If you are looking – and are brave enough – to encounter strange noises in the middle of the night, experience the piercing feeling of someone watching you in an otherwise empty room, and glimpse shadows from the corner of your eye, here are five New Orleans haunted hotels to visit next time you’re in need of a paranormal fix.
Built in 1886, Hotel Monteleone is one of America’s few family-owned hotels and one of the French Quarters’ first famous landmarks. Sitting at the intersection of Royal and Iberville, the Monteleone, which has come to be known for its apparitions and paranormal activity, is one of the premier haunted spots in New Orleans and has roomed generations of guests who have reported spotting children roaming the halls, as well as staff members tending to their duties. Holding four generations’ worth of history and more than 500 guest rooms, this 15-storied, Beaux-Arts-style boutique hotel is notorious for its fourteenth-floor resident, Maurice Begere, a mischievous young boy who lost his life to yellow fever during the 1890s and now haunts the room where he died.
Hotel Monteleone, 214 Royal St, New Orleans, LA, USA, +1 504 523 3341
Laffite Guest House
Built in 1849 by Joshua Peebles and situated at the edge of the residential portion of Bourbon Street, Laffite Guest House is a three-story French-style boutique hotel. This restored mansion, which was probably named in honor of the infamous French-American pirate Jean Laffite, was constructed for the debt collector Paul Joseph Gleises, his wife, six children, and their slaves. Many families have lived in this mansion, and its reported paranormal activity centers around room 21, where ten-year-old Marie Gleises (one of the daughters of the hotel’s original owners) lost her life to New Orleans’ biggest 1853 killer, yellow fever, which took more than 7,849 lives. Since Marie’s death, her roaming spirit has been haunting her former room, where her mother also died some years later. Guest have reported sounds of infants crying and coughing and mirror-entity reflections of the little girl, who has also allegedly talked with guests’ children.
Le Pavillion Hotel
Nicknamed the ‘Belle of New Orleans,’ Le Pavillion Hotel is a lavishly furnished – and reportedly haunted – luxury hotel located at the corner of Poydras and Baronne streets in NOLA’s Central Business District. A member of Historic Hotels of America, this hotel has a dramatic past that dates back to the 1920s. After investigations by various paranormal groups were conducted, Le Pavilion earned the reputation of being one of the most haunted hotels in New Orleans. Frequent paranormal apparitions reported by guests include a well-dressed couple in evening attire walking around the hotel’s first floor, a finely dressed woman roaming the lobby, a six-year-old girl wandering about room 930 on the ninth floor, and a ghost who enjoys playing pranks on the cleaning crews and guests on the third floor.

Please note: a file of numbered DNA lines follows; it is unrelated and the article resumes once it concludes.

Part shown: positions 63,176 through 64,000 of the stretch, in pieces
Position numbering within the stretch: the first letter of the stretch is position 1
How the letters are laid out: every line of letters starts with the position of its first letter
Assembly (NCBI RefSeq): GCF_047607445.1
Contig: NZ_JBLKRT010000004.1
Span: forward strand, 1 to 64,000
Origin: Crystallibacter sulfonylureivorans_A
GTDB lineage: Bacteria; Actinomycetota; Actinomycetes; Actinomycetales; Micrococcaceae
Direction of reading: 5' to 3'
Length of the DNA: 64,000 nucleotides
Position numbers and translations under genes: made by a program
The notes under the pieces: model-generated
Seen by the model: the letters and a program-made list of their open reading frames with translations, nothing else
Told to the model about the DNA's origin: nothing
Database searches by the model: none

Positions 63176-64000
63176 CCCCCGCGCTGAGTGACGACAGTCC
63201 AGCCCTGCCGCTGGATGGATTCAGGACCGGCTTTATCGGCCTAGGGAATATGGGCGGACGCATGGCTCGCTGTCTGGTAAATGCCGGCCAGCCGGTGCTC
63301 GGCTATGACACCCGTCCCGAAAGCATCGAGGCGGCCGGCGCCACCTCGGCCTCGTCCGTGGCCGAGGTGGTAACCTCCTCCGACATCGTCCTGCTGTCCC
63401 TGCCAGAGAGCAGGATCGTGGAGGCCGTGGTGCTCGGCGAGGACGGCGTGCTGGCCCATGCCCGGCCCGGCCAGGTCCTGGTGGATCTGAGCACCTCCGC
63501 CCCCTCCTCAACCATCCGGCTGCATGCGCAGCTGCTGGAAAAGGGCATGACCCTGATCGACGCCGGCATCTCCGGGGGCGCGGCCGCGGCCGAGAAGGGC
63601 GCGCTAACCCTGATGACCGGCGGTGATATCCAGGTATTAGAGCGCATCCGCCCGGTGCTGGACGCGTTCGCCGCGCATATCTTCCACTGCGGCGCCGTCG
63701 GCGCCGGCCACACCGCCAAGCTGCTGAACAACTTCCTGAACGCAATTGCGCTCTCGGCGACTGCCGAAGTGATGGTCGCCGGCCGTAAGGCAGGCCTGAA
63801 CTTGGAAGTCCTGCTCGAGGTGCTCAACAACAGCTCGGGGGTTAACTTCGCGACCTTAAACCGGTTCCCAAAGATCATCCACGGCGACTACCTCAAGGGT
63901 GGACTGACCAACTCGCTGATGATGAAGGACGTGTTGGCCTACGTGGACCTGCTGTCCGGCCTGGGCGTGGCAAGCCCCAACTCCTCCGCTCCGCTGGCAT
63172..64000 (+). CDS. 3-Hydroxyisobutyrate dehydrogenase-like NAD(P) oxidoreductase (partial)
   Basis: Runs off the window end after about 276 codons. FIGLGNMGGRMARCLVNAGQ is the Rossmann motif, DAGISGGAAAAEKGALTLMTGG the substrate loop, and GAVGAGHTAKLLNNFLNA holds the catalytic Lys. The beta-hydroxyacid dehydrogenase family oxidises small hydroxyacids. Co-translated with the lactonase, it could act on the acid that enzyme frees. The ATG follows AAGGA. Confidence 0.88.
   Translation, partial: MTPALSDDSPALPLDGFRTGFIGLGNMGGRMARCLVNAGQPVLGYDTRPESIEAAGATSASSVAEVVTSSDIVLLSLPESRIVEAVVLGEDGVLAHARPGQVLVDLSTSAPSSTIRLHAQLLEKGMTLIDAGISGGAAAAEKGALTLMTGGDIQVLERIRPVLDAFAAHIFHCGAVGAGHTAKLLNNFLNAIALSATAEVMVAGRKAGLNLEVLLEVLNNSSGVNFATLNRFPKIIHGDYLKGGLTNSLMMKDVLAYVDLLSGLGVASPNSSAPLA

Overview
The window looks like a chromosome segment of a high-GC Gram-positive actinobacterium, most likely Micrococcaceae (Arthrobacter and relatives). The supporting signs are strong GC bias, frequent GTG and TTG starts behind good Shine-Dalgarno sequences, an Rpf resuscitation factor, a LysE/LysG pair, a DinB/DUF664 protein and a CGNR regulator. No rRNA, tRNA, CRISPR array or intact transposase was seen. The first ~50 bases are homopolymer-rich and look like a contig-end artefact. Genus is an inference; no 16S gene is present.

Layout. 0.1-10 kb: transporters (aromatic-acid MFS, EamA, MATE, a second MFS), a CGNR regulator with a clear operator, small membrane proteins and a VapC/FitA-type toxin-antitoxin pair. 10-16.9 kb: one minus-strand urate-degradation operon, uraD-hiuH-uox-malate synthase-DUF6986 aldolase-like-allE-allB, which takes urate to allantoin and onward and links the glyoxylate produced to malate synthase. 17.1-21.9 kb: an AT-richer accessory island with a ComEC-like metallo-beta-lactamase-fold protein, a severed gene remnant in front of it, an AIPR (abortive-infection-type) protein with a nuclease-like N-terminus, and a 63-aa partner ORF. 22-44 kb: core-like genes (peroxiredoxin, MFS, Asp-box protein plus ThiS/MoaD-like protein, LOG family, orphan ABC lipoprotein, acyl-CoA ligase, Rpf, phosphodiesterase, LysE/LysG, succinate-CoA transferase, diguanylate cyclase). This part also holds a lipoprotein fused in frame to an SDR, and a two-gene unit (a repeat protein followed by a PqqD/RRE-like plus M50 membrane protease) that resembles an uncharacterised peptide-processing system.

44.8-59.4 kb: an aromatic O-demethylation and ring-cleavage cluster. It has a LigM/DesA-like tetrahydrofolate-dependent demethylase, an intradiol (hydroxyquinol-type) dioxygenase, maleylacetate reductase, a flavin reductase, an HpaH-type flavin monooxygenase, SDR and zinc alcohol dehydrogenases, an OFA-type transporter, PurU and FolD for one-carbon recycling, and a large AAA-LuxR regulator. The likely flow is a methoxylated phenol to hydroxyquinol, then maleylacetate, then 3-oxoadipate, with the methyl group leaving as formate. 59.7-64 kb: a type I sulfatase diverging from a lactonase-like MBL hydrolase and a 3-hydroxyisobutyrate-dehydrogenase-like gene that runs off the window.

The Bourbon Orleans Hotel
Once site of the historic Orleans Ballroom and Theater, the Bourbon Orleans Hotel, home to more ghosts than perhaps any other place in New Orleans, was converted into a convent during the late 1800s. The hotel, which sits in the heart of the French Quarter, is reportedly so haunted that the hotel’s staff have simply chosen to embrace its paranormal reputation. One of the first eerie stories dates back to the 19th century, when the orphan-care efforts organized by the Sisters of the Holy Family collided with yellow fever, which claimed the lives of many children in their care. Guest have reported hearing children’s laughter echoing down the hallways, and others claim to have felt the backs of their shirts being abruptly yanked. Other supernatural tales include hearing tortured cries around room 644 (where, supposedly, a nun of the affiliated congregation committed suicide), a bloody confederate soldier limping in his uniform down the hallways of both the sixth and third floors, and the appearance of a woman dancing under the Orleans Ballroom crystal chandeliers.
Andrew Jackson Hotel
Located on 919 Royal Street, the Andrew Jackson Hotel offers visitors an 18th-century atmosphere with both charming furnishings and comfortable guest rooms. This two-story brick hotel was listed on the National Register for Historic Places in 1965, and the building in which the Andrew Jackson Hotel sits has existed since 1890. Initially, the plot of land served as a boarding school for children who had lost their parents to yellow fever, but after the great city-wide fire of 1794, five little boys were killed. Many say that the ghosts of the boys who perished still haunt the hotel today, heard in the sounds of them playing at the hotel’s courtyard in the middle of the night. Guest also report sightings of a child named Armand in room 208, and the ghost of a women who is believed to have the children’s caretaker, as her spirit is known to straighten towels and even fluff pillows.